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The Daily Wildcat

The Daily Wildcat


    “Secretary general should be both diplomat, administrator”

    One of the most important elections in the world is occurring right now in the halls of the United Nations, the outcome of which has potential to affect every one of us. The election season for the eighth secretary general is in full swing, and it provides an excellent opportunity for a comprehensive rethink of the position’s role in the world system.ÿ

    The United Nations as a multilateral institution is very much a necessity in today’s world, where the biggest problems require cooperative action by all countries. Whether U.N. peacekeepers are overseeing elections in the Congo, U.N. bureaucrats are administering the distribution of food aid in Niger, or U.N. diplomats are pushing for comprehensive AIDS programs in Southeast Asia, the United Nations carries out a variety of important, often unheralded tasks.

    Kofi Annan, the outgoing secretary general, has re-engineered his position’s purview, making the secretary general’s role that of a global diplomat rather than the member-states’ lackey, telling the world about things that may be discomforting but need to be heard, like genocide in Darfur, famine throughout North Korea and the threat of global warming.ÿ

    The Bush administration is now pushing for the next secretary general to be the “”chief administrative officer”” of the United Nations, not a global diplomat in line with the legacy of Kofi Annan. This opportunistic move is a mistake and a threat to the United Nations’ legitimacy at a time when the organization is more important than ever.ÿ

    On Monday, the Security Council, in an informal poll, looked set to recommend South Korean foreign minister Ban Ki-Moon to the General Assembly as the next secretary general. Ban has benefited during the election by apparently not offending anyone; he has avoided staking out definite positions on many of the most pressing issues.ÿ

    For a successful tenure, it is critical that the secretary general be an adept manager of U.N. relations with the United States. But this doesn’t mean being the United States’ puppy. Some of Kofi Annan’s finer moments came when he was pushing the issues that no one wanted to hear, especially the United States. In 2003, Annan was a lone voice in the woods talking about the genocide in Darfur; within a year, the United States had jumped on his bandwagon, pushing for a comprehensive settlement to the conflict there.ÿ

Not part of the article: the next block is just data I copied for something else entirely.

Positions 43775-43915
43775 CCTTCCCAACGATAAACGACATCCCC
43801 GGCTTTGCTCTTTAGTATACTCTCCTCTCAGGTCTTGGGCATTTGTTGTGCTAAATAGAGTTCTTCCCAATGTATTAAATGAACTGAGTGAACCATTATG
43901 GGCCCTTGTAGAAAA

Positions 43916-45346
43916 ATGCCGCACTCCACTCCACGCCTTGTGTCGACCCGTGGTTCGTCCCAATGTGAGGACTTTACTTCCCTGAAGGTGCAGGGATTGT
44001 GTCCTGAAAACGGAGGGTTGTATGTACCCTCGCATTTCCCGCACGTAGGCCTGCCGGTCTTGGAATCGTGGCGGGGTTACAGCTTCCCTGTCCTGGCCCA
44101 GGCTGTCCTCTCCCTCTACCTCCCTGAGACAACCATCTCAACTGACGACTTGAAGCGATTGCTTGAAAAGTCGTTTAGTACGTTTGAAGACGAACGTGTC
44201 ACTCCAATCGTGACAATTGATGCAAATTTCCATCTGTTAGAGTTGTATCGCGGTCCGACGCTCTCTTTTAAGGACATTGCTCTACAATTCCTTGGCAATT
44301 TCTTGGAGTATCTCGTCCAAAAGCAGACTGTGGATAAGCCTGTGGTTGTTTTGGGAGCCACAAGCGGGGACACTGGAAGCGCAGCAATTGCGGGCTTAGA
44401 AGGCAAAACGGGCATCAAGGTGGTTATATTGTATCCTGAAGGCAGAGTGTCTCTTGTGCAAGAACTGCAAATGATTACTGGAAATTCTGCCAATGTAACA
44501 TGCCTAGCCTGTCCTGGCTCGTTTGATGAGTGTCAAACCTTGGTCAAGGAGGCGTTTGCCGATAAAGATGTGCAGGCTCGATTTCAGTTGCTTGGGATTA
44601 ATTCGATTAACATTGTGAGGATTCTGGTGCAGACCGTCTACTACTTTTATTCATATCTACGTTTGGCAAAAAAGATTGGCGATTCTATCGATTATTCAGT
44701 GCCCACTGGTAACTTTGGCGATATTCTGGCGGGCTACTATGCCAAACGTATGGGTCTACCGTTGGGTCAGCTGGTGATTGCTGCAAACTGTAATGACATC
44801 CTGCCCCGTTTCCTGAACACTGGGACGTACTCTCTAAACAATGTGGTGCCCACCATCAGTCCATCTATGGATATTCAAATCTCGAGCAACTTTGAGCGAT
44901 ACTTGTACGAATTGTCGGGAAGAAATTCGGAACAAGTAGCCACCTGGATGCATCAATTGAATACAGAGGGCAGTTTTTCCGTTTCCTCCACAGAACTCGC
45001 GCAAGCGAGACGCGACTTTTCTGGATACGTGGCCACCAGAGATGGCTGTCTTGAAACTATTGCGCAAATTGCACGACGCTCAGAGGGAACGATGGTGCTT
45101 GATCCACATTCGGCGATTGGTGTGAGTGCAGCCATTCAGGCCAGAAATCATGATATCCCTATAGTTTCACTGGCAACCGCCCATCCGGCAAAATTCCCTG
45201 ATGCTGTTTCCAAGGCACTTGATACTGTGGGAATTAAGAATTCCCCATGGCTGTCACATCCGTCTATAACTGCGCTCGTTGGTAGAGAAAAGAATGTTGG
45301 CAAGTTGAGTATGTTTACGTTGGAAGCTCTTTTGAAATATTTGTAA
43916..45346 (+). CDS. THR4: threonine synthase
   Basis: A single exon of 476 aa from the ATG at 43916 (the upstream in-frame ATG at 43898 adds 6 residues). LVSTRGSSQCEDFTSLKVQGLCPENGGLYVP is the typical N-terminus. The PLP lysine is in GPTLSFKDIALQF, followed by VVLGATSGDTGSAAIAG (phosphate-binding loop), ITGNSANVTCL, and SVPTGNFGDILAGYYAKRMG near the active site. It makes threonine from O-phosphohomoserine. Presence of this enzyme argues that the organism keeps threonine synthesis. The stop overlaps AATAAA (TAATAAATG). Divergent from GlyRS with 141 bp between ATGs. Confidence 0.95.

Now that Ban’s candidacy for the office of the secretary general appears to be guaranteed, one should hope that he will deliver a policy speech clearly outlining his vision for the United Nations. U.N. reform is critical, but so is Third World development, nuclear nonproliferation, human rights, humanitarian aid for refugees and the realization of peace and security.ÿ

    Though we personally can’t vote in this election, its outcome is of great importance for everyone. Ask any of the UA students fasting today in support of increased international action in Darfur. Ask any UA student who volunteers through the Bureau of Applied Research in Anthropology with refugees resettled in Tucson. Ask anyone concerned by North Korea or Iran’s nuclear programs. We live in a changing world. The best secretary general will help it change for the better.

    Let’s hope Ban steps up as a global diplomat – a heroic voice for the mute – and not the administrator-in-chief the United States wants him to be.


    Opinions are determined by the Wildcat opinions board and written by one of its members. They are Nina Conrad, Lori Foley, Ryan Johnson, Ari Lerner, Nicole Santa Cruz and Matt Stone.

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